Atomic Blonde– 3.5/5 – Movie Reviews by Ry!

Atomic Blonde – 3.5/5 – In a world littered with action films, one must find a way to stand out.  Through a bold vision and creative writing, it can be something different from the norm.  Adapted from a graphic novel, Atomic Blonde is an action inspired tale that infuses distinct style with multiple genres.  Even if the film gets bogged down by unwanted material, Atomic Blonde is an experience that provides a different spin to the genre.

Premise:  When an undercover MI6 is sent to Berlin to uncover a murder, a spiral into a web of conspiracies and treachery leads to the unmasking of a double agent.

The acting is decent across the board.  With the added element of hyper-stylistic representation, the actors/actresses produce individuals that are colorful on a realistic scale.  In the main role of Lorraine Broughton is actresses Charlize Theron.  Commanding the screen through her own suave and grace, she does a wonderful job providing power in the femme fatale persona.  Giving indifference to the clichés, she stands out by physical prowess, subtle dialogue and raw choreograph fights.  Even with a lack of background development, it is amazing to see Theron bring true charm to the big screen.  The secondary characters do a decent job in providing additional levels of color for the surrounding environment.  For a list of the actors/actresses involved, please refer to the film’s IMDb page.  The big names (James McAvoy, John Goodman, Sofia Boutella) dance that tight rope in providing delicate brevity to their generic characters.  They are able to push the archetypes of this genre and unfold them with distinct individualistic pursuits.  Even with a lack of background, you still see the purpose in the secondary characters.

The direction unfolds in two halves.  Mixing in elements of espionage, hyper stylization and gritty action, you get a unique story constructed around a general outline.  At the start, you notice there is no coherency in the common ‘who, what are why’ scenarios when introduced to the main character and plot.  We are brought into the world through a series of flashbacks marked with the ‘interrogation’ technique.  You are given some form of a plot through subtle ‘hints’ when we are on Lorraine’s mission in Berlin.  After this generic setup, the unfolding ‘flashbacks’ are constructed in a convoluted fashion.  The only thing that is centralized is the retrieval of a certain item (the McGuffin plot device).  From this, it triggers an unfolding madness of multiple spies interacting at various points in Berlin.  The bulk of the story is a mixture of elusive dialogue, forced exposition, gritty choregraph set-piece and the common spy twist trope.  Through the dialogue that is esthetic, witty and very imposing, you never know the true intention of any of the spies (included in the main character).  The constant twists and over-abundance on heavy dialogue drags the first halve, causing unimportant subplots in the general ‘spy tale’ to turn the main storyline into something predictable.  Having no clarity hurts the hype stylized perspective and turns most of the film into an over-the-top cartoonish picture.  Before the evolving story would fall off the cliff, a certain action set piece that leads us into the second act brings everything back that was fun to the forefront.  From this point, the film turns into the promising allure of its style.  Pressed against spy and action elements, this provides a window of oddities that is ironically amusing.  As the main character comes back to the forefront, the action is turned up.  This leads to that ‘edge of your seat’ kind of ride.  The unfolding truth associated with the ‘item’ begins to rear its head in an unpredictable way.  Once we get to the climax, it is epic showdown within an unexpected moment.  As the film rolls into its epilogue, you are relieved the film can end on a high note.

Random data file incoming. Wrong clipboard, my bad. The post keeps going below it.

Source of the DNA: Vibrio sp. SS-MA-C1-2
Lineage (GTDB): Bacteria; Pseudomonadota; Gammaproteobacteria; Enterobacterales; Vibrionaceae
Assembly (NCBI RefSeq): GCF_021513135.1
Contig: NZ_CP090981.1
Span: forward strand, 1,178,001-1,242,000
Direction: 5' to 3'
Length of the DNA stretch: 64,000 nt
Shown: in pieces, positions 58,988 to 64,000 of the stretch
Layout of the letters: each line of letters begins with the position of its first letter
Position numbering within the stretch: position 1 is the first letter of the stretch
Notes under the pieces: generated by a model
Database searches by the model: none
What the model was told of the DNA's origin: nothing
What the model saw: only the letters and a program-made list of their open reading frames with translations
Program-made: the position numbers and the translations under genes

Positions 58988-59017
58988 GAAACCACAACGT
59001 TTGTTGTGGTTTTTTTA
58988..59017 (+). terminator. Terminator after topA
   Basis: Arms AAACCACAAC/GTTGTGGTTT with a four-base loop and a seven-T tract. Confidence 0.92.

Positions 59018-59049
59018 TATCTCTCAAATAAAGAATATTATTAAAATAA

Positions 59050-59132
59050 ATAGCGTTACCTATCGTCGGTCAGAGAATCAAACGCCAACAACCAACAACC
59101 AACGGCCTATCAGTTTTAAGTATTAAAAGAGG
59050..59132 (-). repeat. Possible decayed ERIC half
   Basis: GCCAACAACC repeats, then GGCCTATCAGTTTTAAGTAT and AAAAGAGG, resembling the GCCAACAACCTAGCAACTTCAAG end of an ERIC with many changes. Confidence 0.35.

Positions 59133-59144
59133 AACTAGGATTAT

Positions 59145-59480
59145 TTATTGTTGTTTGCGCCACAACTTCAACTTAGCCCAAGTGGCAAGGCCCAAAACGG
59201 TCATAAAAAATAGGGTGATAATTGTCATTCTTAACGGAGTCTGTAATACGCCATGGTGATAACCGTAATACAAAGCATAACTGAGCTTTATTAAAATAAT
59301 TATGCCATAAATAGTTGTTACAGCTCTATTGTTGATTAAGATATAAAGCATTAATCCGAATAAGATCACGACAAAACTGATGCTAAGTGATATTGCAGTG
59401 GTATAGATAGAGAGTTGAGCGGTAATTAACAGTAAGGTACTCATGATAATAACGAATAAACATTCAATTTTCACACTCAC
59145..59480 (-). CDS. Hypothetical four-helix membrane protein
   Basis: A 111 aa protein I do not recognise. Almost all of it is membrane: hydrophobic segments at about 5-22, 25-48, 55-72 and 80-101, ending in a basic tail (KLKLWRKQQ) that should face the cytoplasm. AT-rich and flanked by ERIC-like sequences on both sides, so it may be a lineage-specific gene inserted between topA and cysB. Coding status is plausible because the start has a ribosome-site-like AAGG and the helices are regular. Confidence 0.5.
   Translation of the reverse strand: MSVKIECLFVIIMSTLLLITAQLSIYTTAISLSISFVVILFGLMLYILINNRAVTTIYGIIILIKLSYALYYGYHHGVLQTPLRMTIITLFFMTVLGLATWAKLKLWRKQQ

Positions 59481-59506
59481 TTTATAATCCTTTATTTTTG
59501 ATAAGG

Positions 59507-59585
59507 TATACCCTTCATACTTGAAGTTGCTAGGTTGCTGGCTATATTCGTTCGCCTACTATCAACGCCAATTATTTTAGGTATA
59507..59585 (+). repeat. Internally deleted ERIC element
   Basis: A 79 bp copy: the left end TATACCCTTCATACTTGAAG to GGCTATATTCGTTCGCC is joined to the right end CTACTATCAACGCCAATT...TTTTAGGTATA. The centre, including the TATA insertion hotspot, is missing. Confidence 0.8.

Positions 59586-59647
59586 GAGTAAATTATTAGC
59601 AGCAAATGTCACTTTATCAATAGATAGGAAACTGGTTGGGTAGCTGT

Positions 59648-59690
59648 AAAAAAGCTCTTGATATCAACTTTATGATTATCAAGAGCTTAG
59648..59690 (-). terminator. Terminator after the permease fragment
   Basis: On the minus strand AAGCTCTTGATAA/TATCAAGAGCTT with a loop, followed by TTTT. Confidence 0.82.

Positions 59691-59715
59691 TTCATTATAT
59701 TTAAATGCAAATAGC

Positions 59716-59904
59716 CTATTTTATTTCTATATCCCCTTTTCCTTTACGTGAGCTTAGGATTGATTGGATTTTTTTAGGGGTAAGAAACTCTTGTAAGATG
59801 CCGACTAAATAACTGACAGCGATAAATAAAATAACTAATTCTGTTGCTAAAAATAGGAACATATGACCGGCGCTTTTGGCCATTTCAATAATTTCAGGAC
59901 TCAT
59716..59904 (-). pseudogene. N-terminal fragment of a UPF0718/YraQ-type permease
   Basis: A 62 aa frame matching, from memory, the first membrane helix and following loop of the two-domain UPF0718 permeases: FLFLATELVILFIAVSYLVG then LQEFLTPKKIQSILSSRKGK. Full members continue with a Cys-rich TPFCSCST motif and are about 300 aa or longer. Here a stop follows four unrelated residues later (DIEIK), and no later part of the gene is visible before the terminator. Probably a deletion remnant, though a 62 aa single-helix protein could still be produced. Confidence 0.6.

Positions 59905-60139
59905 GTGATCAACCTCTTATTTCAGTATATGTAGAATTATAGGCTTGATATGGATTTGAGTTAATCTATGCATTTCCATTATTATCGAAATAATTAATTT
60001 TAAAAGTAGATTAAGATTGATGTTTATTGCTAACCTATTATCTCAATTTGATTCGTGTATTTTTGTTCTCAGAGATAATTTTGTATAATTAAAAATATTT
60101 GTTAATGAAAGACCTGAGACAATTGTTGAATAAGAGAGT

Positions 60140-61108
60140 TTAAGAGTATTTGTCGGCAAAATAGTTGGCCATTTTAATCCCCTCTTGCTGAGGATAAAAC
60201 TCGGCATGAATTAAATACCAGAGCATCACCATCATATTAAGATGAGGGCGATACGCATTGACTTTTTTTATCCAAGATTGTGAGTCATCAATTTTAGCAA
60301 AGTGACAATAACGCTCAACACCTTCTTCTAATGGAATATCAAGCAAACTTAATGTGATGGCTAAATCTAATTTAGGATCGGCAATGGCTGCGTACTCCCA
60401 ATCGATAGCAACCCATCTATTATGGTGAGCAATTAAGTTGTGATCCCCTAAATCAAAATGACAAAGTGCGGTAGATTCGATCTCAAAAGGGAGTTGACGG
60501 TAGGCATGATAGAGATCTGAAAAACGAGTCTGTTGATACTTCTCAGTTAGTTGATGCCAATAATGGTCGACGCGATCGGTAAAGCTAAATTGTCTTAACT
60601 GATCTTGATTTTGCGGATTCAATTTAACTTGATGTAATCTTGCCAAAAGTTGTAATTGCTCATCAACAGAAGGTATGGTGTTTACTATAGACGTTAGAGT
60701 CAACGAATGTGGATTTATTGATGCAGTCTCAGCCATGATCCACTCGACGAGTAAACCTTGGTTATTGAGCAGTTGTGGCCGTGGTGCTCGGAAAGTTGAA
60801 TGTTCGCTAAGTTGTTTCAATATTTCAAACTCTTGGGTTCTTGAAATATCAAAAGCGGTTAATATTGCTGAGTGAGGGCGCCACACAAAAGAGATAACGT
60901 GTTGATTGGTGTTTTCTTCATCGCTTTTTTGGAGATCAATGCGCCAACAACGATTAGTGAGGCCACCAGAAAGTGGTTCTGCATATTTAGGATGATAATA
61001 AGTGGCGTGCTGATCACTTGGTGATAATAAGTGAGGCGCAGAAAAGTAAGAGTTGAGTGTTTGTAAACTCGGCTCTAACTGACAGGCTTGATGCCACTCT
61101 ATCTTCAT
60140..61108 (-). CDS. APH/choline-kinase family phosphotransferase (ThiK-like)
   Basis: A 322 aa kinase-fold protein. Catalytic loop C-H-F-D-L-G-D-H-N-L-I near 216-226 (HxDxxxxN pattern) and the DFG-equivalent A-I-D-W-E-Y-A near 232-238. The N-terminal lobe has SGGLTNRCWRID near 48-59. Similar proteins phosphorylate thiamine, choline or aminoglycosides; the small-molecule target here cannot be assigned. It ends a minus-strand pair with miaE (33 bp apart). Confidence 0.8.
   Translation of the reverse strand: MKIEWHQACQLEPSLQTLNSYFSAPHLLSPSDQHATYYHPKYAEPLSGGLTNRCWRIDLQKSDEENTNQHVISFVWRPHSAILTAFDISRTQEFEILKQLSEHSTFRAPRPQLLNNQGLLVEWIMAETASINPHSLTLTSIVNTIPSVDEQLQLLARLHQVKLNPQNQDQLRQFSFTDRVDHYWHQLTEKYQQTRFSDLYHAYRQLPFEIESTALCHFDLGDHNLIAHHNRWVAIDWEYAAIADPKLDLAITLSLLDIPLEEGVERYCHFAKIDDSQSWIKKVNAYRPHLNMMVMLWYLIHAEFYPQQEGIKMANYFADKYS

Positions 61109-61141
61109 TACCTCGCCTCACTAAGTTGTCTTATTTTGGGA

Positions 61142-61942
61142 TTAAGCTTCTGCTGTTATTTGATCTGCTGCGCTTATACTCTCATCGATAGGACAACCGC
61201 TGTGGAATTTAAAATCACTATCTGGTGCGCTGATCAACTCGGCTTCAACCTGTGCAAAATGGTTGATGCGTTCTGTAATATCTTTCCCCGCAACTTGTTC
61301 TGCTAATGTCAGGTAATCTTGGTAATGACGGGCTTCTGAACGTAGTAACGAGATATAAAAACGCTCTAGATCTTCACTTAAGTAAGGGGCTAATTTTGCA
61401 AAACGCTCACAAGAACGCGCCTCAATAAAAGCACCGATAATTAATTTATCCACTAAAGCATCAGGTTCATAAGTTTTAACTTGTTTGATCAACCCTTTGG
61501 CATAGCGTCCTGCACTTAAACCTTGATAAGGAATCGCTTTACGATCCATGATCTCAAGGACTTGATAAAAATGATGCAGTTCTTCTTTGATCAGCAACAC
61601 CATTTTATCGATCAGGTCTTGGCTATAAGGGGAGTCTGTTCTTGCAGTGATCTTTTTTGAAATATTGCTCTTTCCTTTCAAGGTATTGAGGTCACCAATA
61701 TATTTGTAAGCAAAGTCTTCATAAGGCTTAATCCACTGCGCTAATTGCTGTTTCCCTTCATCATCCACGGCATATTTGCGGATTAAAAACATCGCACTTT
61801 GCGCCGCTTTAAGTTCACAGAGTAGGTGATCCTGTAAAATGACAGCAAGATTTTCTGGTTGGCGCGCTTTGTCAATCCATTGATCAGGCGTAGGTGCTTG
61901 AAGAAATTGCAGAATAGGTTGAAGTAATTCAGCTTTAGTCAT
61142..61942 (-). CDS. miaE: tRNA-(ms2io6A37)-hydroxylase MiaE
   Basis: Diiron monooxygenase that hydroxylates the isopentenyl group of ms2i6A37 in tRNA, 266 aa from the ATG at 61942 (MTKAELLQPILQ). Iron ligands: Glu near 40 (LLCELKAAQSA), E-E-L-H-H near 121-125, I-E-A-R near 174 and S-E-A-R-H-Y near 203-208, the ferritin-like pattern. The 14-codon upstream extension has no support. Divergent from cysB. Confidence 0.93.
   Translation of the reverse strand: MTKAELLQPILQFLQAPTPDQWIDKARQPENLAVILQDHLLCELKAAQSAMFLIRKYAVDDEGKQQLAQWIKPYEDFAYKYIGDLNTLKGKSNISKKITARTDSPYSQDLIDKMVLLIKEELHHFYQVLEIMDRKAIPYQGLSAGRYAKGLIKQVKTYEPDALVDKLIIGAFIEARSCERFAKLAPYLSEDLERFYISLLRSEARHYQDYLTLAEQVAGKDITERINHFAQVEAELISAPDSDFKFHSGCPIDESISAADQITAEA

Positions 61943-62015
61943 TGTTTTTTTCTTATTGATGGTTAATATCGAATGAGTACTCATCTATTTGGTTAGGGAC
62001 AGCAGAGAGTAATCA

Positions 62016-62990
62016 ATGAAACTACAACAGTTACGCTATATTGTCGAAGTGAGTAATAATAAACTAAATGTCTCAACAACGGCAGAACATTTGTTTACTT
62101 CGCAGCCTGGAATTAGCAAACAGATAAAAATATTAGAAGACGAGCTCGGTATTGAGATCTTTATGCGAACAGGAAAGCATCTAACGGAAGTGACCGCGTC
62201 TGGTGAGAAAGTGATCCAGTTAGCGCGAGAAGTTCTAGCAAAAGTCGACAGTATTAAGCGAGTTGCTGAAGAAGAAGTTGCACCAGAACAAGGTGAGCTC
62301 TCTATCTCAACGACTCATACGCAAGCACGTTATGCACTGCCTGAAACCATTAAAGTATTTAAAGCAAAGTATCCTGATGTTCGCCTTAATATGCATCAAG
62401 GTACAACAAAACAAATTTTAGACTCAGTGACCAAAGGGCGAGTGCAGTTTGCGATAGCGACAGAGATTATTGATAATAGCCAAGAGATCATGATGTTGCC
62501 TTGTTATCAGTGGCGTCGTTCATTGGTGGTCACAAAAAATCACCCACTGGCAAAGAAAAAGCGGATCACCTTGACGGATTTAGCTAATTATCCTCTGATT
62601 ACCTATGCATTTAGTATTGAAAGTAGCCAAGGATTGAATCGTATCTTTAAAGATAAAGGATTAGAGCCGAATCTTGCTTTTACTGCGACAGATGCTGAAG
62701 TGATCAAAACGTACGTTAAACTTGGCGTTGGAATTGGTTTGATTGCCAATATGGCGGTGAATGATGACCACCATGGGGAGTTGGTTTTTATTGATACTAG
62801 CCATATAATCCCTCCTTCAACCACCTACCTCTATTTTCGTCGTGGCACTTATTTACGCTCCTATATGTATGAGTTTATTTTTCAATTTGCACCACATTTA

The visual props up the whole experience.  With a mixture of grainy texture, dark lighting and hyper stylized colors focused on the props and attire, you are drawn and enraptured by this world of spies.  The cinematography keeps you engrossed with its detail of each character and the city of Berlin.  The score is another great element.  The infusion of the 80’s culture and resounding instruments creates the heavy mood that imposes strength.  This helps elevate the action, visuals and characters.

Atomic Blonde may muddle at the start, but with great style, amazing characters and raw/gritty action, it is an action film full of enjoyment.  If you’re a fan of spies, action or like something different, this is one for you. It is worth seeing at the theaters.

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